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Why California taking action to protect children online sends a strong message to the rest of the world

  • Written by Damian Cranney from Big Motive

    The need to improve online safety and privacy for children is a topic that has been discussed a lot in recent years. Elon Musk’s takeover of Twitter has brought this into the light again as he appears keen to loosen content moderation rules, despite growing pressure to do the opposite. The State of California however, has thankfully taken perhaps the most significant step yet towards making much-needed improvements a reality.

    The California Age Appropriate Design Code, or CAADC, was passed by lawmakers last month with the goal of protecting the State’s children from apps and digital services that have until now, operated with impunity.

    The new bill requires organisations such as TikTok, Instagram and YouTube to improve their privacy and safety features for users under the age of 18. This includes measures such as the introduction of privacy-by-default settings and refraining from the collection of users’ location data. The bill also requires companies to review their products and algorithms to determine how addictive they are and the potential negative impact they have on young users. The move represents a giant step towards ensuring the digital world is as safe as it can be for young people on the internet.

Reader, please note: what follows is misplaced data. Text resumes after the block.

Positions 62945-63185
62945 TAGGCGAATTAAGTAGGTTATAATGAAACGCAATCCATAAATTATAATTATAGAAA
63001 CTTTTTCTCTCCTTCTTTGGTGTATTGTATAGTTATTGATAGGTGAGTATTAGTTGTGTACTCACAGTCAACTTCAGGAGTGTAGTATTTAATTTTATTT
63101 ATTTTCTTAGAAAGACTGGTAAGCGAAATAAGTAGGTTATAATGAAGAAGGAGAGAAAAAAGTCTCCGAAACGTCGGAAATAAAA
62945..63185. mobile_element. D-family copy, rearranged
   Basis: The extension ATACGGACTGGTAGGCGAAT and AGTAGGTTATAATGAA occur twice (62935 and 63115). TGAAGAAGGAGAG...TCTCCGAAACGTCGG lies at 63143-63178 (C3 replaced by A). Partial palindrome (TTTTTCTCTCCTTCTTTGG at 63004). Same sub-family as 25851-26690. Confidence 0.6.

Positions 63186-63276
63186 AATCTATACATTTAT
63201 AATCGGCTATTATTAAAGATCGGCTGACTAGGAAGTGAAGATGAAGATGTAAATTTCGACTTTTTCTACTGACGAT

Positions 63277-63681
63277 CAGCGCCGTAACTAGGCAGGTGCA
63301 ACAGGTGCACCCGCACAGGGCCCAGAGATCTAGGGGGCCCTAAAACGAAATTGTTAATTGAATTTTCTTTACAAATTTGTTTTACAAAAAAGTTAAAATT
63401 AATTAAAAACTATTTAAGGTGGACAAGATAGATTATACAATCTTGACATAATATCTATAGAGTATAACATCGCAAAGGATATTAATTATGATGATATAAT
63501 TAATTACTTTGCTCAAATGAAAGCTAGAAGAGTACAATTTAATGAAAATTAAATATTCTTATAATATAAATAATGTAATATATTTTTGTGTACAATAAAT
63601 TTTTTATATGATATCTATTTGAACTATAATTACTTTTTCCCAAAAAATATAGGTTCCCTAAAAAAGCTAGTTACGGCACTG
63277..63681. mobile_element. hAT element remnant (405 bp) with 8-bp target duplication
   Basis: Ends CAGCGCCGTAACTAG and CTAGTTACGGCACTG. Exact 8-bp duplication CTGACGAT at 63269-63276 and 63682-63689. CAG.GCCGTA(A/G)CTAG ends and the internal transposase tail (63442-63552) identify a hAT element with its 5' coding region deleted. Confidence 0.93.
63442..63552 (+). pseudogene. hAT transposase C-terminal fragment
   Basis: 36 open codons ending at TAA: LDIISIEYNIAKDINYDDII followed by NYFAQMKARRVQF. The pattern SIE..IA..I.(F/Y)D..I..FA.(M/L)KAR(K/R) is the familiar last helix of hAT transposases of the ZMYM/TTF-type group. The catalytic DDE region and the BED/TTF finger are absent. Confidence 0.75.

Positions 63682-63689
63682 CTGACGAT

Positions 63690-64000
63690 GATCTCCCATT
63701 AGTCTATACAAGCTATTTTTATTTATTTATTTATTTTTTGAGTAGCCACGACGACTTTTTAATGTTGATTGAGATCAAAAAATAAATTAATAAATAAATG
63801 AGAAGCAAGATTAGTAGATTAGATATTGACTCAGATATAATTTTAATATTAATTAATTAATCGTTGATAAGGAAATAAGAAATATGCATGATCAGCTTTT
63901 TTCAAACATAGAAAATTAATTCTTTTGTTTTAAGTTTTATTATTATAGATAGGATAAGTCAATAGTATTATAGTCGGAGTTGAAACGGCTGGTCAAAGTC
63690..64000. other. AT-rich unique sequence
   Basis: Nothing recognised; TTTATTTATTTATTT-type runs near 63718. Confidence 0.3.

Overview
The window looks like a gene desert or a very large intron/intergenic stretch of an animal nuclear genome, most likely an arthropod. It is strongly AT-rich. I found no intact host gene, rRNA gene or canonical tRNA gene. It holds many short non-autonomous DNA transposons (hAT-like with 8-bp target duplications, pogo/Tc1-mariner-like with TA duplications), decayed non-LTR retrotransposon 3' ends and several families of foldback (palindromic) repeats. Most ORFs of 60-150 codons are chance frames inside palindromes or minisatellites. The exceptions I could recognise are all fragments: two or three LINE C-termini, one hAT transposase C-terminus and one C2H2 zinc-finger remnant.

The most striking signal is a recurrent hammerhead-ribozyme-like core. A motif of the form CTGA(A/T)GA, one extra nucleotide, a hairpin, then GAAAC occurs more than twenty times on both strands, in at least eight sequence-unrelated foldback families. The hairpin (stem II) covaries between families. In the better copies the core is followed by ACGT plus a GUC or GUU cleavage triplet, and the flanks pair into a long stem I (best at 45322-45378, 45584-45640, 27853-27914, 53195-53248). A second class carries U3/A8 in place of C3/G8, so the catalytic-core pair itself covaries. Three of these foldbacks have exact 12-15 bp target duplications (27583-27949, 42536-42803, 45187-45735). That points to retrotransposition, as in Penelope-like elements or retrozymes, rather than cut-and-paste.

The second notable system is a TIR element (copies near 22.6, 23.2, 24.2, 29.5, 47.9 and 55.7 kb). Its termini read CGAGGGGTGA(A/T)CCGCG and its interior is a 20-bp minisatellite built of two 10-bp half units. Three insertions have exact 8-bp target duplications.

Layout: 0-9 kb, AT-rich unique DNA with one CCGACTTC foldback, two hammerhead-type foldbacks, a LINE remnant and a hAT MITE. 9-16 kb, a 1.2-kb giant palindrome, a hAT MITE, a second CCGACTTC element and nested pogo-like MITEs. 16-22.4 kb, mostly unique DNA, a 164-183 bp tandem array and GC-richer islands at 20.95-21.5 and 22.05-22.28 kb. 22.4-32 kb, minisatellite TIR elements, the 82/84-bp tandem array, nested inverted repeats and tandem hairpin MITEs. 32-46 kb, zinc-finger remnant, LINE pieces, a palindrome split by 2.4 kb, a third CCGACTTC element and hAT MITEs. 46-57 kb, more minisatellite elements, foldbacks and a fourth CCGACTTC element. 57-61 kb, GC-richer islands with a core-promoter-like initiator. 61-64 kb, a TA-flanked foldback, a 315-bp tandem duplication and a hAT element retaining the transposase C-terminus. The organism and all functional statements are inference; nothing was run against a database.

Inspiring accountability for kids’ safety

    The bill draws on the UK’s Age Appropriate Design Code (AADC) and the Design Guidance service which Big Motive worked on with the Information Commissioner’s Office (ICO). 

    Through collaborating with designers, data experts and technology advisors, we created this service — also known as the Children’s Code Design Guidance — to help teams empathise with young users and better understand children’s rights. Its aim is to make apps and online services safer for children and has already led to changes in how teams are creating digital products and services for young kids as well as tweens and teenagers. 

    It’s great to see that our work with the ICO is continuing to make an impact and that its reverberations around the globe are inspiring policy changes and new guidelines such as California’s Code. We’ve also seen improvements in other parts of the world with social media services in Singapore implementing measures this month that seek to limit users’ exposure to harmful content. This comes as part of a number of measures under the country’s Online Safety Bill. 

    We hope the ICO’s pioneering Children’s Code continues to inspire change in other places so that large corporations are held accountable for protecting children’s safety, rather than exploiting vulnerable young users in the relentless war for engagement. 

    The consequences of addictive design

    The digital world is more accessible and irresistible to younger generations now than ever before and kids are exposed to the internet at an increasingly younger age – opening them up to dangers many of us didn’t face ourselves.